Greatest Financial Scandals

Top 5 Greatest Financial Scandals of All Time

Whenever millions, or even billions, of dollars, are up for snatches, a few people will play filthy to get their hands on them. Underneath, World Finance examines five of the greatest financial scandals ever to occur.

Bernard Madoff

As the leader of his own Wall Street investment firm, Bernard Madoff planned the greatest Ponzi plan ever, swindling financial specialists of an expected $64.8bn. It’s trusted that the scam could have been set up as right on time as the 1980s, however, broke apart after the 2008 financial emergency. In December of that year, Madoff admitted to his children that his business was only “one major lie” and they consequently transformed him into the experts. Madoff got a sentence of 150 years in jail.

Charles Ponzi

In 1919, Charles Ponzi, an Italian foreigner living in Boston, concocted a plan to get rich that included buying universal reply coupons for a cheap price abroad and afterward offering them for benefit in the US.

He persuaded various investors to back him, despite the reality his business was piling on large unpaid debts because of logical challenges and mounting overheads. In what is presently an outstanding trap, Ponzi basically utilized the funds given new investors to pay existing benefactors (and himself). Although not the primary example of this sort of scam, its reputation brought forth the term ‘Ponzi scheme’.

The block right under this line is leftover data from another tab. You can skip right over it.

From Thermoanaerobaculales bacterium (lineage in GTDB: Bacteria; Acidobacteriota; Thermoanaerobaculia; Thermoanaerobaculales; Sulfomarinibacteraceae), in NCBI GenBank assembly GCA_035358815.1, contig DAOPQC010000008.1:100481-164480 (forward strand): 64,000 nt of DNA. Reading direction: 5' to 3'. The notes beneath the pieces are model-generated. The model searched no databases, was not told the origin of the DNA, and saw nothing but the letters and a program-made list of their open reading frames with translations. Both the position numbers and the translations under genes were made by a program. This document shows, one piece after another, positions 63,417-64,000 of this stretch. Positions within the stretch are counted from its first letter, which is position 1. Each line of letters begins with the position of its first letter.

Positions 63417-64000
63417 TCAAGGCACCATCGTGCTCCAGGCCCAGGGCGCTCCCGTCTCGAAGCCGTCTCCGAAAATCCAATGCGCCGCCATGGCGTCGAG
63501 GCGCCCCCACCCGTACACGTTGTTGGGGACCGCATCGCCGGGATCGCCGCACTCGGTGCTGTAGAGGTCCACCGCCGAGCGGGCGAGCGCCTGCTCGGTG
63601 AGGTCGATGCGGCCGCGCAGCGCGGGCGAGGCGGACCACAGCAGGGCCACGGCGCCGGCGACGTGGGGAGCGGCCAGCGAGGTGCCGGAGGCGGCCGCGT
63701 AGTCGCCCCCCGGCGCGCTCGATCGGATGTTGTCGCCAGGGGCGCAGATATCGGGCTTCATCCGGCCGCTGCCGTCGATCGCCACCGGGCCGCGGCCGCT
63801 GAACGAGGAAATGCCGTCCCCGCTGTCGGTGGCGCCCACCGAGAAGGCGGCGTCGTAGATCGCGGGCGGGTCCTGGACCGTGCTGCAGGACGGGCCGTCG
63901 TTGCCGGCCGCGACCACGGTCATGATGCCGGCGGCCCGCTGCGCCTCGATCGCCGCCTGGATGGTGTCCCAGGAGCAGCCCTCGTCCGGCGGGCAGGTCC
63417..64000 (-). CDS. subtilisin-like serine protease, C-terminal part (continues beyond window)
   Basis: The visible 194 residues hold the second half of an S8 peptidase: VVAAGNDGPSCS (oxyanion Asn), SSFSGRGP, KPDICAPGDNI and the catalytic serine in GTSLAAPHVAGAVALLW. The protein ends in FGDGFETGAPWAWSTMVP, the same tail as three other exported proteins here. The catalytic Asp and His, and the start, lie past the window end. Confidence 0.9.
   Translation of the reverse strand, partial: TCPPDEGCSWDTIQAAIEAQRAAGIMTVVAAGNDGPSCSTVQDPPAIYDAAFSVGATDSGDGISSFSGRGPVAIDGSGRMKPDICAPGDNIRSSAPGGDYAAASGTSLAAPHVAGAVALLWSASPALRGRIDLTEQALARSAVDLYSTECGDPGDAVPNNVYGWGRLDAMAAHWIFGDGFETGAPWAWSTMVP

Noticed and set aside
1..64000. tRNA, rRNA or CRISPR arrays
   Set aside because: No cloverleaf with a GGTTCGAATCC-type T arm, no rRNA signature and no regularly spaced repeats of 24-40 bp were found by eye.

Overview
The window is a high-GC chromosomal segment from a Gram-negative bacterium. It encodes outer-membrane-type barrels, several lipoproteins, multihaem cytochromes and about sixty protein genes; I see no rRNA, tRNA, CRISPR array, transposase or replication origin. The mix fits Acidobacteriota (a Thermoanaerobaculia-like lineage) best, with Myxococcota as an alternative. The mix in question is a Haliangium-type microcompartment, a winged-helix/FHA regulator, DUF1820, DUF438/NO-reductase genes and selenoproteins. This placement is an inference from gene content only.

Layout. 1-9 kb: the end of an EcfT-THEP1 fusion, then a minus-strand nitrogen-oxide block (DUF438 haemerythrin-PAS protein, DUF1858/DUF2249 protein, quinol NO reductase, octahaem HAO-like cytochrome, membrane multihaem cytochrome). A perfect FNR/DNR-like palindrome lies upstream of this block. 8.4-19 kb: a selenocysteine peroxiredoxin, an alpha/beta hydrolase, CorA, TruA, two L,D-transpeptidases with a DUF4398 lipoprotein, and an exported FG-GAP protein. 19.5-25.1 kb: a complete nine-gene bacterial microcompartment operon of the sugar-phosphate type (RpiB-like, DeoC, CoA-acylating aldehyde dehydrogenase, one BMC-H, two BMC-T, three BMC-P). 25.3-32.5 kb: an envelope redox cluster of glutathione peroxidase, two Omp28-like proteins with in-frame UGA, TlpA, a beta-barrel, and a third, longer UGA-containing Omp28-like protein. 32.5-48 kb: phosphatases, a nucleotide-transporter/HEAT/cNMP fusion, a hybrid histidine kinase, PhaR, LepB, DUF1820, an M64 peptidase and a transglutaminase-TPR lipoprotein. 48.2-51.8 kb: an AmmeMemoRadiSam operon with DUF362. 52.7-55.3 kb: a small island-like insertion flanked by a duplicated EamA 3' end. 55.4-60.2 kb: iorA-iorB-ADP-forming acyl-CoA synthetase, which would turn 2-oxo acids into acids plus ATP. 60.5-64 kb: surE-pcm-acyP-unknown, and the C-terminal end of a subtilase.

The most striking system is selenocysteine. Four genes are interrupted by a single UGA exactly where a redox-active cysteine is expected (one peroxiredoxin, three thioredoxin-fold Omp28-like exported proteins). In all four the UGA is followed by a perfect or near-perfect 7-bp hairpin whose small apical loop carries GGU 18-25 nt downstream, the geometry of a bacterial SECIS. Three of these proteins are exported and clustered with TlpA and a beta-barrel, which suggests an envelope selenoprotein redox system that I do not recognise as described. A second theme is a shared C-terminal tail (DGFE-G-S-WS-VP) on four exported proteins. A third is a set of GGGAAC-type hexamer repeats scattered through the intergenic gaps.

Fortune magazine named the Texas-based energy business Enron the most creative organization in corporate America for six straight years in the between of 1995 and 2000. By November 2001, in any case, its offer price had dived to under $1 following the revelation of hidden debt worth billions. Following this, the organization had no other alternative yet to announce itself bankrupt.

Lehman Brothers

The crumple of Lehman Brothers is a persevering image of the late-2000s financial emergency. The financial services firm had been in presence for over 150 years, yet its utilization of restorative accounting traps was uncovered by the subprime contract emergency, and the bank was compelled to file for bankruptcy. The disappointment of what was, at the time, the fourth-biggest investment bank in the US had extreme repercussions for the worldwide economy.


Worldcom took Enron’s title as the biggest corporate bankruptcy in US history only a year later. More than $7bn in ‘accounting mistakes’ were found to have incredibly swelled the organization’s assets. Worldcom’s previous CEO Bernard Ebbers was in this way condemned to 25 years in jail as far as concerns him in the scandal and has since been named a standout amongst the most corrupt CEOs ever.

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